It could be the alignment was fine when it was done, but then the wheel hit a pothole or got wedged against a curb going around a curve or just parking, and something got bent, which ruined the alignment. It is the rear passenger side wheel, right? That could easily happen as it is on the curb side of the car. Think about how much force is involved if you wedge a wheel at a very slight angle against a curb, then move the car even further. You have a powerful engine along with the mechanical advantage of the wedge forcing against the wheel, the bearing, and the suspension parts. There’s no way to prevent something in the rear suspension from bending with that amount of force applied.
So I think it is back to the alignment shop, and you’ll find that wheel is now out of alignment. You may need some damaged parts replaced too.
On front wheel drive cars even from new, there just isn’t enough weight in the rear to keep the tires planted on the ground if you have no passangers or luggage. It is difficult to make the rear suspension limber enough for a single driver and stiff enough for a full load. Regular rotation will minimize cupping.
Odd tire wear can be due to worn or failed struts. Yes, a strut can fail at 50k miles. We had a 2010 Camry and it came with horrible el400 tires which got awful ratings from most folks. Terrible wear, zero snow traction. Junk tires. U did not say what your tires were?
One more thought: Vehicle dealers is NOT the best place to go for an alignment. They will use the factory settings regardless. They are also more likely to use the philosophy: “No adjustment provide - no adjustment possible” - totally wrong headed,
Besides, some factory settings are designed to improve the vehicle handling - and they do that at the expensive of tire wear. I honestly do not understand why this is so, but it is a truism.
Bottomline: I think an independent alignment shop is more likely to do the job “correctly” - as in “fix the problem” - than a dealership. But be aware that not all independent shops are going to do a good job.
You could also have a bent rim. I did. Doggoned pot holes…
This has been very informative. Thank you all for your comments. I made an appointment with a Toyota dealer yesterday and cancelled it this morning. I decided since I’ve never been to the Toyota place the chance of them trying to sell me an alignment and struts and tires all at once, perhaps unnecessarily, was too great. I am going back to my regular mechanic, whom I do truly trust, with more information. I told him that I didn’t want to go back to the same place that had aligned it the two times before. He understood. We will investigate, alignment, tire, wheel/rim, strut possibilities. The reading tire wear link made me think that we need to take a closer look at suspension parts as the wear is closest to the cup wear example-only far worse. I’ll let you know what I find out.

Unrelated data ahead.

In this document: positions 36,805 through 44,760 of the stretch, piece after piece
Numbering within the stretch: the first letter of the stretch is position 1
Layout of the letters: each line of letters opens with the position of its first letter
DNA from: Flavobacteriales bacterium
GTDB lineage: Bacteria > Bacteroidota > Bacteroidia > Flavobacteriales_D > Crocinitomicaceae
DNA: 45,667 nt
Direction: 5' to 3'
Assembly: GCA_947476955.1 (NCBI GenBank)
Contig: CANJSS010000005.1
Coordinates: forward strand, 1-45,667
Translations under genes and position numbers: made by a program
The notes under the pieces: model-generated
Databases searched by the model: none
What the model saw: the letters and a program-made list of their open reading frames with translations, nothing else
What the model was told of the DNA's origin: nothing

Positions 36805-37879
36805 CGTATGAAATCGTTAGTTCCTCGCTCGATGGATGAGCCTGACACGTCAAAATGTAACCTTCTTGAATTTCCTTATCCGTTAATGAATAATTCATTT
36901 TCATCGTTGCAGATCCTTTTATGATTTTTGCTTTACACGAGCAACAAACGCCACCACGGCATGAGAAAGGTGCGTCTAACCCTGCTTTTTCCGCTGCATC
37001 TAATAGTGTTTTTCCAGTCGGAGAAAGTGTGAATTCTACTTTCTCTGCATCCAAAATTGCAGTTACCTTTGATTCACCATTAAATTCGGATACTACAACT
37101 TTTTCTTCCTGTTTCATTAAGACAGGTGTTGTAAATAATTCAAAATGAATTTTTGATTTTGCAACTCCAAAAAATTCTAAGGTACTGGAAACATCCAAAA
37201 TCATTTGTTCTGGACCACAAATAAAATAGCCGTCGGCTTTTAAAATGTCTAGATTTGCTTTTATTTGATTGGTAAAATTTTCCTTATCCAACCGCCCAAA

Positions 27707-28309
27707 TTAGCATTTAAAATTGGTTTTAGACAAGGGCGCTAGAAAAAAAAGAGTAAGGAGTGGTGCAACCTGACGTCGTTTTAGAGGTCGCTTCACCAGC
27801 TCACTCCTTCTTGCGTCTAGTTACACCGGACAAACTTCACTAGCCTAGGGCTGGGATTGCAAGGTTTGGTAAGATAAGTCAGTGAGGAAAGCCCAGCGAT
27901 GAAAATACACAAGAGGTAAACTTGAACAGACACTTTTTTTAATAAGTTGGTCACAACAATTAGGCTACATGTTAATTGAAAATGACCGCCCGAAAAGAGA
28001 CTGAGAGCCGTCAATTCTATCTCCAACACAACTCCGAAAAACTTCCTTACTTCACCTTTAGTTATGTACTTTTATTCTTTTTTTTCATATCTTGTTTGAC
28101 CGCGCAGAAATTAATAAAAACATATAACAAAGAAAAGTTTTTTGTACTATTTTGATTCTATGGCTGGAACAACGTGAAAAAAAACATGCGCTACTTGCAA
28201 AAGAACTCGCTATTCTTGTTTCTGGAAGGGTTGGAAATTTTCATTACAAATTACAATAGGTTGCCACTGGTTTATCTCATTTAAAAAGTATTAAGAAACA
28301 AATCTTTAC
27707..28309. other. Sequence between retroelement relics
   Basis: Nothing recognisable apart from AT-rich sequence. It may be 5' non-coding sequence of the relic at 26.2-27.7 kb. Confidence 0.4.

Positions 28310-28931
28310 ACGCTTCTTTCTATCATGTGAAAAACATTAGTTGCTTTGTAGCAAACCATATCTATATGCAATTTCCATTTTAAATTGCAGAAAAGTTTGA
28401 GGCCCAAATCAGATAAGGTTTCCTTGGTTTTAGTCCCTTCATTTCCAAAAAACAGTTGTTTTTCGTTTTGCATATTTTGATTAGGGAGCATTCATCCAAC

We had 07 sonata. Had Michelin tires. Rode well. Got 2010 camry. Darn Bridgestone tires. Car next to ours at dealer had Michelin tires. Same size. Steel wheels. I almost told dealer to swap tires. But no. Put up with terrible traction for next 3 winters. Car is gone now
I’m going to make my follow the car recommendation again. You can do this yourself or with the help of your mechanic, but you will need another vehicle and driver.
Find a road with very little traffic. Either have someone drive your car while you follow in another and at various speeds, say 25, 45 and 55 mph, get a look at the passenger rear tire to see if it is bouncing or wobbling. Also check to see if the car is “doglegging” or “crabbing”, that is where the car is not quite pointed in the direction it is going.
You could drive your car and your mechanic could follow in his. The mechanic might be able to spot something that you might miss.